In that time the Myanmar earthquake hit and Southern Thailand has
flooded. Ko Phangan is under feet of water, Ko Lanta, as far as I
have heard, is doing only a little better. There was a day when I
considered just going home. It's a terrifying thing, being surrounded
by disasters on every side. Christchurch, where I spent two weeks and
almost stopped my travels at was hit, the very building I was living
in now uninhabitable. Waikiki, my very first stop got hit by the
Japan Tsunami. Now the islands that gave me so much are suffering. If
I had stopped. If I hadn't pressed onward, I would have been in one
of those places when disaster struck. I called home multiple times on
that day, cried a bit, tried to convince myself one way then another.
One side of the argument was simple: I could go home. I've faced a
lot already, seen things that are marvelous. If I came home I would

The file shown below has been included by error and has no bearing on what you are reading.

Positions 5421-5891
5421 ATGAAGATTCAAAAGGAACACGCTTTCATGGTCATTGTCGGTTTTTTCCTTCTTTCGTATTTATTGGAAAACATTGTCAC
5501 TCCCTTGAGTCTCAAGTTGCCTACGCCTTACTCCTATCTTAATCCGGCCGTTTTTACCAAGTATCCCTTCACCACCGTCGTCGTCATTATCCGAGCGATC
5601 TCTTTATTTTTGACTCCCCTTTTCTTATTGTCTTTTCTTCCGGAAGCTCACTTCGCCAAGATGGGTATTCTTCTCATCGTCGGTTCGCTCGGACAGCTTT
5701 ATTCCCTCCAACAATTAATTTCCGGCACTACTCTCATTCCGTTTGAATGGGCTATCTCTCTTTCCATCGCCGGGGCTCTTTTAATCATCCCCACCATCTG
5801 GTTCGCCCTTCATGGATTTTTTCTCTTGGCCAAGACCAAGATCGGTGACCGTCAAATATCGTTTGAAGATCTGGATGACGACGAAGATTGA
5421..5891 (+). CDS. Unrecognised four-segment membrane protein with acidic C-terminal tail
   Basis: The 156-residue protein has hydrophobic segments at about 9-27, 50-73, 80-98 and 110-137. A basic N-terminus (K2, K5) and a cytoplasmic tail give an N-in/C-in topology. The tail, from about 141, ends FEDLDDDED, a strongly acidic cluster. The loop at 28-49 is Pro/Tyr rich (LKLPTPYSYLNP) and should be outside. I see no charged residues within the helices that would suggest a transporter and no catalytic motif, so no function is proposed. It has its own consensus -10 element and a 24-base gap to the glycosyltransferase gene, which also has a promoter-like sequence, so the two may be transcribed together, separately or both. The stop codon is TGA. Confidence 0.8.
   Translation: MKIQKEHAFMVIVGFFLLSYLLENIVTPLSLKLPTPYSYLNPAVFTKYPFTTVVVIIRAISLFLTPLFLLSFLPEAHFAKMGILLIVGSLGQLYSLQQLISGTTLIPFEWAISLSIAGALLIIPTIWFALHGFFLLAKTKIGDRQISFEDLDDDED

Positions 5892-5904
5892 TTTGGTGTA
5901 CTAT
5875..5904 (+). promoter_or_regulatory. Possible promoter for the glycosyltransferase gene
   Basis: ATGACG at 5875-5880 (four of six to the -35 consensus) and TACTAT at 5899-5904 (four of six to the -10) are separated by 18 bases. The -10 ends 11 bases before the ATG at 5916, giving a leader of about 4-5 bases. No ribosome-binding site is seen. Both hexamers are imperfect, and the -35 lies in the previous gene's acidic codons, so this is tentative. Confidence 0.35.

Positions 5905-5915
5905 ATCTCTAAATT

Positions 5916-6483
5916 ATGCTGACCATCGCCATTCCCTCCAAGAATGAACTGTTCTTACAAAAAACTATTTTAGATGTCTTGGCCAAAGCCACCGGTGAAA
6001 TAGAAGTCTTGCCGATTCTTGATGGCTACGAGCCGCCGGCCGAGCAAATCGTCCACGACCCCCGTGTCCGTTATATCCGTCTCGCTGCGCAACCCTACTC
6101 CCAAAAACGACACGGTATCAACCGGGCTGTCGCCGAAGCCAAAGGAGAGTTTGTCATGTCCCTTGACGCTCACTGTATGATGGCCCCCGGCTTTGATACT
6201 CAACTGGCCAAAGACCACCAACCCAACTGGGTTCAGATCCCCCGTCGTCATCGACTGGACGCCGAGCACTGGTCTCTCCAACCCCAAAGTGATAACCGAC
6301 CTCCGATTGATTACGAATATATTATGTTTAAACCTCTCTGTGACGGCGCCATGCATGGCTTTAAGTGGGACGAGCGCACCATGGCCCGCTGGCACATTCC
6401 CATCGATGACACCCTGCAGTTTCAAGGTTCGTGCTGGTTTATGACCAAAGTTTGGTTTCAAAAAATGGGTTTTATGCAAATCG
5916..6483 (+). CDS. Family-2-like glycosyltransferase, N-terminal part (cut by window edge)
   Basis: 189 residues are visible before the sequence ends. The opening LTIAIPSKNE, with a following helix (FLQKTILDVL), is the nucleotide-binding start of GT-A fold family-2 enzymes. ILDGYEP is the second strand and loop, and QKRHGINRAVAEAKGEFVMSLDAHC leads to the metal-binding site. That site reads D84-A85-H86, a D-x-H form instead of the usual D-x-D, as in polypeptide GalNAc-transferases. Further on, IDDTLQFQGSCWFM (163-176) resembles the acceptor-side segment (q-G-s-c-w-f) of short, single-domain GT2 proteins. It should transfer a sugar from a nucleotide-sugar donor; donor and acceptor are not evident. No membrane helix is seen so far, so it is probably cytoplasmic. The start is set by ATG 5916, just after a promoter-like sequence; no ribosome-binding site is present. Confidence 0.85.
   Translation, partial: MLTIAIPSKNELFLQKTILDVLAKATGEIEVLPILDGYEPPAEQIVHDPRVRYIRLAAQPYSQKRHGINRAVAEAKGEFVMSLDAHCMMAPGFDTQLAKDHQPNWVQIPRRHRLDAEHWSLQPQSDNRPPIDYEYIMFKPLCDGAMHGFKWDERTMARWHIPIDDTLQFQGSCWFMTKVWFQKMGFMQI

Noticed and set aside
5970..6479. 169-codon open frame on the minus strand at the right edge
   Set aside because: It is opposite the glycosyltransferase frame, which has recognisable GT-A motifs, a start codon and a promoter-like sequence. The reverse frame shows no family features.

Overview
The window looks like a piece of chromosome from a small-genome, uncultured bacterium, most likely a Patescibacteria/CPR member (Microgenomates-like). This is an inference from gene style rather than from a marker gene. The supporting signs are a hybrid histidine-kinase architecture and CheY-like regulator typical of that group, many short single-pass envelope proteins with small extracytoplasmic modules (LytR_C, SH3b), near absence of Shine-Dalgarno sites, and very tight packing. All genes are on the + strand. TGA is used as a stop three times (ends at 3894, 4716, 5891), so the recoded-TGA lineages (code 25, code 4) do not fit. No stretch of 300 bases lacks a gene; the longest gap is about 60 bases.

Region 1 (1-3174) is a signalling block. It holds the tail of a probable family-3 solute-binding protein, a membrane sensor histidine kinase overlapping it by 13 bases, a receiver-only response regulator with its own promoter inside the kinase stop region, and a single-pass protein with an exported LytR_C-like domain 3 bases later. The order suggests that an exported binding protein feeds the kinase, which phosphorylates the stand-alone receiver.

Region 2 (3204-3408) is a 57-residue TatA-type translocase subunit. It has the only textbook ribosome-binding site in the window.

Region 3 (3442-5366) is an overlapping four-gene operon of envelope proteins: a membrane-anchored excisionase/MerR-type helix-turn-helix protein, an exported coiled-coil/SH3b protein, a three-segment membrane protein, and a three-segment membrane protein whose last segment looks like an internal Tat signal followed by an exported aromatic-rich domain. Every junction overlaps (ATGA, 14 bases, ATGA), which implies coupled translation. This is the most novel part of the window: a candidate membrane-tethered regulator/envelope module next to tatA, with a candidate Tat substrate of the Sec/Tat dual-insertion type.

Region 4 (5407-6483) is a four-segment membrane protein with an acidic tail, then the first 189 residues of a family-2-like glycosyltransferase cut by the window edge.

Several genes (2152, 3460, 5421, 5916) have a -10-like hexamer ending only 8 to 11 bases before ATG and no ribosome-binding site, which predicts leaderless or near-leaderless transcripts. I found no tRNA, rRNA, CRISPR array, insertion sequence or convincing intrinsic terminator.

still have gotten so much out of this experience, and more
importantly I could be with the people I love. Solitude is a funny
thing, its insidious, it worms away at you until one day you wake up
and you realize just how desperately you need someone to know your
name, to care if you're doing alright. I miss hugs and being part of
a community. Wasn't that what I had learned on Pico Duarte, that
family and friends were the most important thing, that it's not about
where you are or what you're doing but who you're with? But that was
Pico Duarte, that was what I had to learn at that time. Coming home
then was the right decision. This trip is different, this is about
me, and honoring my own strength. I'm not opposed to coming home
early, it's not a matter of pride. It's a simple thing really. I just
know that if I went home now I would not forgive myself for it,
because I still have it in me to keep going. It's fear and solitude
that would drive me home, not love and the need to be there. It might
have been the right decision, but it would have been for the wrong
reasons. I'm not done learning, I'm not done exploring.


When I chose to stay I felt a weight
fall from my shoulders. In the days since I have come to believe that
it was the moment when I took that final step in the emotional slope
I was climbing. I faced the temptation of giving up, returning to
everything that was familiar and easy and I didn't take it. I chose
instead to face the difficulties and to have faith that whatever